The jail sentence becomes the beginning of a long downward spiraling journey for Yvon. When Lucien arrives to the jail they have a brief, but essential conversation at a Catholic mass. The irony that Bresson applies in this sequence is profound while Lucien declares to Yvon, "Neither of us is a killer. We alone have no one on our conscience." To this Yvon responds, "You have me on your conscience. You have to answer for that now." In the following scene Yvon wakes up to the alarm of Lucien's escape attempt. His cellmate comforts him and says that they will never have to see him again, as Lucien would be transferred to high security prison. "I will.", replies Yvon to his cellmate's effort to comfort him. Soon after Lucien's escape attempt Yvon finds himself a free man, but instead of a peaceful lifestyle he retorts with violent crimes.
The crimes that Yvon commits seem to be thoughtless acts of violence. However, recalling the scene where he talked with Lucien presents the situation in a different light, even if it seems disturbing and callous. The open ended conclusion of the story leaves the audience with a cliff hanger where several thoughts might run through the mind. Initially, it might seem dark and gloomy, but it also leaves the audience with several options to consider that can steer the story in many possible directions. The ending also leaves the viewers with a number of ideas to ponder. One of these notions could possibly be the truth about absolute guilt. It also questions whether innocence of an act and pure ignorance could be a crime. These and many other issues are left for the audience to ponder and muse over while L'Argent slowly settles with an enigmatic vision of the truth.
The story is moving, ironic, and emotionaly powerful.
I have this version, and the Artifical Eye PAL version, and the AE print is noticibly sharper and cleaner.
If you can play PAL, I recommend the Artificial Eye print.
There is talk that Criterion is toying with the idea of releasing a pristine print of L'Argent.
They need to hear from us to determine if there will be a market for this film.
I have already sent them an email, to request the release of this film, and the more people they hear
from the better.
Just go to the Criterion website and you will find instruction and link for recommending films.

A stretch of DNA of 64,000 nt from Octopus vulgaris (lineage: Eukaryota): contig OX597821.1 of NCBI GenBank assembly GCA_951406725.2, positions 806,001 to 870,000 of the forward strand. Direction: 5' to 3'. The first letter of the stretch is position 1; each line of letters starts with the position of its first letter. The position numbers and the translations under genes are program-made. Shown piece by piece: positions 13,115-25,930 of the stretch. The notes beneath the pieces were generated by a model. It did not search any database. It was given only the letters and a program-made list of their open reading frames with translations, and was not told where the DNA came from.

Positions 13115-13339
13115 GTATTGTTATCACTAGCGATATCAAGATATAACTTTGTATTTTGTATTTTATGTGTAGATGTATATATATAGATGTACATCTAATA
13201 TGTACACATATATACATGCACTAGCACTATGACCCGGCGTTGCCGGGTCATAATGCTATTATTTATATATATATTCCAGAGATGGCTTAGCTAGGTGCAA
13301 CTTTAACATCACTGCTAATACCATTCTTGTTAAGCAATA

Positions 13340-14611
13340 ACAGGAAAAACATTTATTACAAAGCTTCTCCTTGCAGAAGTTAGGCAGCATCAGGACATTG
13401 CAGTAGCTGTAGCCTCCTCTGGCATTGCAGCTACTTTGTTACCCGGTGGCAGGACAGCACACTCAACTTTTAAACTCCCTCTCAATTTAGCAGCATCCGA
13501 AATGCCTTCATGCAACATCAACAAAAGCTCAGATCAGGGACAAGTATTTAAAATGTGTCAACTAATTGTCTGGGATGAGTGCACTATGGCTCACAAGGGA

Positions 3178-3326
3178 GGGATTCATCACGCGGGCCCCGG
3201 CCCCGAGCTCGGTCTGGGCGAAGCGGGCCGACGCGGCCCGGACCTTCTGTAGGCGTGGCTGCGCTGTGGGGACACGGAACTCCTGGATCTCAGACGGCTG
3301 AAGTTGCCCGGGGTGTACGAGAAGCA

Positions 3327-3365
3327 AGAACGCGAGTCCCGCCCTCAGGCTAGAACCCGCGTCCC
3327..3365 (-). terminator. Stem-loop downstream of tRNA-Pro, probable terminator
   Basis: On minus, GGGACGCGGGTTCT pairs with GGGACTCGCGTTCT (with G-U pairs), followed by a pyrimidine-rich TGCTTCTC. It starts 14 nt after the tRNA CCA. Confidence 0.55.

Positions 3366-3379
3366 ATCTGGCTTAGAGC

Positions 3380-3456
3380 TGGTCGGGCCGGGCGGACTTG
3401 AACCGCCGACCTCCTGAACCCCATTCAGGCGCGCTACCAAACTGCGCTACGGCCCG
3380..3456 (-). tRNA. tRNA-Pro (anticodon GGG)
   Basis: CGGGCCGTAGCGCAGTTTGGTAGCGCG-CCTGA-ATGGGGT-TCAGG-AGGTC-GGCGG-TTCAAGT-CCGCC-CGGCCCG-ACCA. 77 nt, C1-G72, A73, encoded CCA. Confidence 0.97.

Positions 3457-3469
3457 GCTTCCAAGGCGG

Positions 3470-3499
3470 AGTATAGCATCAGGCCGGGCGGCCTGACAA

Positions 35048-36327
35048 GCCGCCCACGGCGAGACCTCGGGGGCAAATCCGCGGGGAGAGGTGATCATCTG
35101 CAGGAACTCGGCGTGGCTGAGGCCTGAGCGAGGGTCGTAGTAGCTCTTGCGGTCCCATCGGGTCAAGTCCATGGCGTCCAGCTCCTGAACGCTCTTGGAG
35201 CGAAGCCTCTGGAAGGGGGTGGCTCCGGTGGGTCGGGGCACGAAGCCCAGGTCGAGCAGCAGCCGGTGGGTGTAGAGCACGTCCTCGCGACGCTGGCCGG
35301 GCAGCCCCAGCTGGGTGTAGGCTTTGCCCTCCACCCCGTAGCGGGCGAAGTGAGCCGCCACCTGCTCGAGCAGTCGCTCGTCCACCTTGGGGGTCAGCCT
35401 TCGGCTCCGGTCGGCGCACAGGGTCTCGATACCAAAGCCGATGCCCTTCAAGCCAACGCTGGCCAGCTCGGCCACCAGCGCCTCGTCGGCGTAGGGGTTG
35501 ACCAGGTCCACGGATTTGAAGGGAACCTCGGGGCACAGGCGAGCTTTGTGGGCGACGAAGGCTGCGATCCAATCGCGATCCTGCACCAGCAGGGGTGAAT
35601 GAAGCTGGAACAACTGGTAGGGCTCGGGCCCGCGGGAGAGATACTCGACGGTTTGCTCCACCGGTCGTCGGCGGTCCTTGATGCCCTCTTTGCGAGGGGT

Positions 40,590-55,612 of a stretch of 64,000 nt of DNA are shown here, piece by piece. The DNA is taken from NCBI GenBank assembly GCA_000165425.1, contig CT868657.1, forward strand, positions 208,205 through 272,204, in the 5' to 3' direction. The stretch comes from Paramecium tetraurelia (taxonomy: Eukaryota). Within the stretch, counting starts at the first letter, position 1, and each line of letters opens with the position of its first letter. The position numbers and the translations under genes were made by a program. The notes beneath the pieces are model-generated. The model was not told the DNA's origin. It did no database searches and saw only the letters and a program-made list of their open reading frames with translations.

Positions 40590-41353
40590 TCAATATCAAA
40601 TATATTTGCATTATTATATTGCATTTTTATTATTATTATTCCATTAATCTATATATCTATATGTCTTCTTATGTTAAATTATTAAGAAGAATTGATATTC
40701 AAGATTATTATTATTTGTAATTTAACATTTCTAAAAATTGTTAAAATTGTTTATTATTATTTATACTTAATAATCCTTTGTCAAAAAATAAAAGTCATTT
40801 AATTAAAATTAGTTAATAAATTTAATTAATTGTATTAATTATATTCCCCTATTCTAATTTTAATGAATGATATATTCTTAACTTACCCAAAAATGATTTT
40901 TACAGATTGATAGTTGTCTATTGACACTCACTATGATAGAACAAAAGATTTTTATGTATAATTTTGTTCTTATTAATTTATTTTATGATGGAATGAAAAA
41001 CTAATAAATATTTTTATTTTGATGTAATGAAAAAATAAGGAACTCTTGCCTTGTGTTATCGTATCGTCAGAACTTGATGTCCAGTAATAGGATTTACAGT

I think Bresson was in his 80's when he made this film, and died in 1999 (same year Kubrick died).
This film is the best example of his cinematic style, and for me, is his most gripping masterpiece which
is even more relivent today then it was when it was made.
I ordered both this and the Artificial Eye version from Amazon.US, and Amazon.UK respectivly.
The service and delivery were excellent, as always.
NOTE ADDED 19Apr17:
Thanks to all who wrote to Criterion, our efforts paid off. They will be releasing it in a 4K restored transfer on 11 Jul 2017...
In regards to the end, I will give nothing away (I hope) but I feel the need to complain about the excessive conclusion that Bresson seems to want us to end up with. An innocent victim suffers one setback after another and he has our sympathy. However, what gets passed along from his hands to others is in no way a logical next step as the director would have us believe. Maybe others might think so. However, for me this leap of logic ruined the film's message. To paraphrase Cornelius Ryan, this was a misfortune too far.
The abstract mechnanized backdrop for the titles sequence is a money machine. As is so often the case, behind the deadpan performances of his nonactors (many of whom are superb in this movie), Bresson fetishizes on his subject unto hypnosis; in this film, notice how many times doors, small and large, are slamming, beginning with the automated one closing the first transaction, to the last image of a row of people gawking at the door. This film retains its searing impact through many viewings.
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This film is very different, at first glance, from other Bresson classics.Read more